Ancient Monuments

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Rothiemay,St Drostan's Church

A Scheduled Monument in Keith and Cullen, Moray

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Latitude: 57.5221 / 57°31'19"N

Longitude: -2.7451 / 2°44'42"W

OS Eastings: 355472

OS Northings: 848242

OS Grid: NJ554482

Mapcode National: GBR M8LV.16K

Mapcode Global: WH7LD.T608

Entry Name: Rothiemay,St Drostan's Church

Scheduled Date: 9 December 1992

Source: Historic Environment Scotland

Source ID: SM5475

Schedule Class: Cultural

Category: Ecclesiastical: church

Location: Rothiemay

County: Moray

Electoral Ward: Keith and Cullen

Traditional County: Banffshire


The monument consists of the remains of the old parish church of Rothiemay which is thought to occupy the site of an early Christian foundation established by St Drostan, Abbot of Deer in Buchan in the sixth century.

Although it is likely that this site has been occupied by earlier buildings, the latest church built on the banks of the Deveron probably dates from the late Middle Ages. It survives as a series of turf-covered stone footings situated in meadowland on the W side of the Kirkton Burn and N of the River Deveron.

The church is rectangular on plan with a small transept projecting 7m from the E end of the S wall. The footings are no more than 0.2m high and measure 23m E-W by 15.1m N-S overall with walls 0.9m thick. A document of 1540 to Alexander, Lord Saltoun who received a tack of the parsonage refers to the building as the "queir of Rothiemay". The roof was thatched at this date, and possibly until 1626, when an entry in the Kirk Session's proceedings ordained three horses to bring slates to the Kirk. The church was in use until 1752 when the first Earl of Fife pulled it down because it interfered with the privacy of his house.

A new church, presumably utilising stone from the earlier church, was built at Milltown of Rothiemay. It or its successor, now dated 1807, has since 1959 incorporated a round-headed doorway with a winged figure on its keystone, said to have come originally from the monument. An octagonal font from the monument is also housed in the present church. Only a single tomb slab, dated 1779, lies within the foundations of the monument. There was formerly an extensive burial ground around the church.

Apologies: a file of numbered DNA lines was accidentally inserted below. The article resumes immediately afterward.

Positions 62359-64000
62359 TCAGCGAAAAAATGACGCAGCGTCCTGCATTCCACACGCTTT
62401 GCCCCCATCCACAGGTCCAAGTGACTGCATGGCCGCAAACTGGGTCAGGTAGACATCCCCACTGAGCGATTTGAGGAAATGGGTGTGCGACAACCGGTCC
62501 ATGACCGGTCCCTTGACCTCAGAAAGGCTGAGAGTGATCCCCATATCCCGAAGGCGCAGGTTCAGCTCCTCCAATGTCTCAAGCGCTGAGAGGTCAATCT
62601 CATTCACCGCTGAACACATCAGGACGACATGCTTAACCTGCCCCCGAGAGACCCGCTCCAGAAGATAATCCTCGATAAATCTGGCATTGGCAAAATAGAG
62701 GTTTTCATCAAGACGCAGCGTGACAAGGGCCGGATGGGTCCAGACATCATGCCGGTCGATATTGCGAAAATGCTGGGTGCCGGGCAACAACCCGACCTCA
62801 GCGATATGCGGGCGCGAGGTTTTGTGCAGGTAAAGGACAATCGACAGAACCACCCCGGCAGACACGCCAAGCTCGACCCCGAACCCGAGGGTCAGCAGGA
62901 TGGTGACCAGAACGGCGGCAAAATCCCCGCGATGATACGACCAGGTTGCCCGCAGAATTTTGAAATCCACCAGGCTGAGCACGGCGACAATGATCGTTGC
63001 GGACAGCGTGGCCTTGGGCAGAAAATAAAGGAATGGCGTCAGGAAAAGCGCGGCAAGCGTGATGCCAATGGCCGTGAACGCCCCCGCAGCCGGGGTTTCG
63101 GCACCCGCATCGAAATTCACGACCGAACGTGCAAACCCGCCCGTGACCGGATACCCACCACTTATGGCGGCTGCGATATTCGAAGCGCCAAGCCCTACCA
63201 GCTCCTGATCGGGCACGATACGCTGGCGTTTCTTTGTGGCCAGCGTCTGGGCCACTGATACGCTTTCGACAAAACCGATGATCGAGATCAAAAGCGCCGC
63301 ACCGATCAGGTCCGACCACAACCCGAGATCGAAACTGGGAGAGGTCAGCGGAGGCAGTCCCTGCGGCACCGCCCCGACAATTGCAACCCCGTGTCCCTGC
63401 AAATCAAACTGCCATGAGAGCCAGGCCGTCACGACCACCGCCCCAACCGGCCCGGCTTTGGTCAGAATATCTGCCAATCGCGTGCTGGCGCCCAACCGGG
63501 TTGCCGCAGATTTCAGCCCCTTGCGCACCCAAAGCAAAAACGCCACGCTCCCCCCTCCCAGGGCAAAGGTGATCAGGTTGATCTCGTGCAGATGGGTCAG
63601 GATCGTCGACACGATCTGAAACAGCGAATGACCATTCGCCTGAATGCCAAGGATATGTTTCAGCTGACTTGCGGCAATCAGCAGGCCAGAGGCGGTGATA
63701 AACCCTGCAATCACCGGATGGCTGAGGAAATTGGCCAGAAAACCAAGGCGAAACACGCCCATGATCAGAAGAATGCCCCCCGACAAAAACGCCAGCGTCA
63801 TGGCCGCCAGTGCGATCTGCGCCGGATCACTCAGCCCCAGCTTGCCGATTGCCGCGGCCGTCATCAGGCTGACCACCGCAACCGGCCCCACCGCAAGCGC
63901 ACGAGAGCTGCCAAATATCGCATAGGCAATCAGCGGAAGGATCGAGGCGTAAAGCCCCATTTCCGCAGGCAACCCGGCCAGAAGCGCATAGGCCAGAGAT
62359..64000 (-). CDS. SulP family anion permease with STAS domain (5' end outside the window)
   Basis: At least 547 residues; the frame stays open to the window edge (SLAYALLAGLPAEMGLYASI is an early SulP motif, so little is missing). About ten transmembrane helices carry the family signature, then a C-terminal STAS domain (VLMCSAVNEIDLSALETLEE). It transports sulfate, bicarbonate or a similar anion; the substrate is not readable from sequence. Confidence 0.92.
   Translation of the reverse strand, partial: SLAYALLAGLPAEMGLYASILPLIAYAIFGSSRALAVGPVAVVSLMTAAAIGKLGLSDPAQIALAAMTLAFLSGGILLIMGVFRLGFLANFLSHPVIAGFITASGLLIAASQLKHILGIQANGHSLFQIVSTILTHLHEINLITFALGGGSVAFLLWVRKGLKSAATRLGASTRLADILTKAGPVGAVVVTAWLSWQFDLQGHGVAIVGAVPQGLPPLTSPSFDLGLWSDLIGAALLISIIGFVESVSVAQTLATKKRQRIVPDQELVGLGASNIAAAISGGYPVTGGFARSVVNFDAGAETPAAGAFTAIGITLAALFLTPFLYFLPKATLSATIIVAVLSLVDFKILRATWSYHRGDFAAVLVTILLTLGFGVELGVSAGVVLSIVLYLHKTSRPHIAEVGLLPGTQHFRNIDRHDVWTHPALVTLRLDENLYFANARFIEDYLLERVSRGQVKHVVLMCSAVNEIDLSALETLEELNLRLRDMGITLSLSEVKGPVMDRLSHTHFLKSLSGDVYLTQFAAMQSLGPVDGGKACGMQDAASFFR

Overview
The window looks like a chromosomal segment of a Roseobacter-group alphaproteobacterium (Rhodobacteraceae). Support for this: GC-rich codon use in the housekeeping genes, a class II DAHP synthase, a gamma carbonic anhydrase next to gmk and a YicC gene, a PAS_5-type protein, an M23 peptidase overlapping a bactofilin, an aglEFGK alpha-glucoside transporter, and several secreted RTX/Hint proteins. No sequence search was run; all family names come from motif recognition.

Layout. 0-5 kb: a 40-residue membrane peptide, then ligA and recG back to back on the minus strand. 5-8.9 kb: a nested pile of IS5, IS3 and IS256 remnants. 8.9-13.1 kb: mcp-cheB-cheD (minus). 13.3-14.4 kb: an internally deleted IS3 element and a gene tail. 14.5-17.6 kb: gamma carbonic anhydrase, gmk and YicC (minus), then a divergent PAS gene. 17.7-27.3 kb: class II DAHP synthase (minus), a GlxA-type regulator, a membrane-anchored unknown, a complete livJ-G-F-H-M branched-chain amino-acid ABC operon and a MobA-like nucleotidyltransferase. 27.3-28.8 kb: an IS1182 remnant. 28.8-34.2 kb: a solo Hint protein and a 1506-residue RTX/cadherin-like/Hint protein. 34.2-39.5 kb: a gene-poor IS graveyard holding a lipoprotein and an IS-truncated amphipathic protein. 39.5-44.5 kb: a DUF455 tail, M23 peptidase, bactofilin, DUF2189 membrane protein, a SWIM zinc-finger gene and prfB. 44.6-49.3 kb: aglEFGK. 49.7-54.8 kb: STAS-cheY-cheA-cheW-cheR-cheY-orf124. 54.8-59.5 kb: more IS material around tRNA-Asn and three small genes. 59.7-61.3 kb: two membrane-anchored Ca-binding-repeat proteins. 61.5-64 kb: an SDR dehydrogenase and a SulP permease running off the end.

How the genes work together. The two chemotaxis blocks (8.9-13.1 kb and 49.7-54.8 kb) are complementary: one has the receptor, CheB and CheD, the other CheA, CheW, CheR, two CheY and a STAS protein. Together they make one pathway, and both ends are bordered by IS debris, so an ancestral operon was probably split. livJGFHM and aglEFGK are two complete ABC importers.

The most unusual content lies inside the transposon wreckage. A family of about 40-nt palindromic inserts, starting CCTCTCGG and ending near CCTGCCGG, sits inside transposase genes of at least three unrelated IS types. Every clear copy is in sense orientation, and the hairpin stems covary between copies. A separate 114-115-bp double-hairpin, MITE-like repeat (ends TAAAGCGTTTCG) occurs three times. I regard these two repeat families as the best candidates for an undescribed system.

The area to be scheduled is rectilinear, extending 20m from the exterior walls of the church and measuring a maximum of 63m E-W by 55m N-S, as shown in red on the accompanying map.

Source: Historic Environment Scotland

Statement of Scheduling

The monument is of national importance as an example, albeit reduced to its foundations, of a well-documented church, which is likely to have been built on or near the site chosen as a religious foundation by St Drostan in the sixth century. During the Medieval period Rothiemay flourished as a mensal church of the Bishop of Moray and various entries concerning it are documented in the chartulary of that diocese. In addition it provides evidence and has the potential to provide further evidence, through a combination of excavation and historic research, for religious architecture, liturgy and design, building phases, the parish network, settlement evolution and material culture in Scotland during the Medieval and Early Modern periods.

Source: Historic Environment Scotland



RCAHMS records the monument as NJ 54 NE 8.

Source: Historic Environment Scotland

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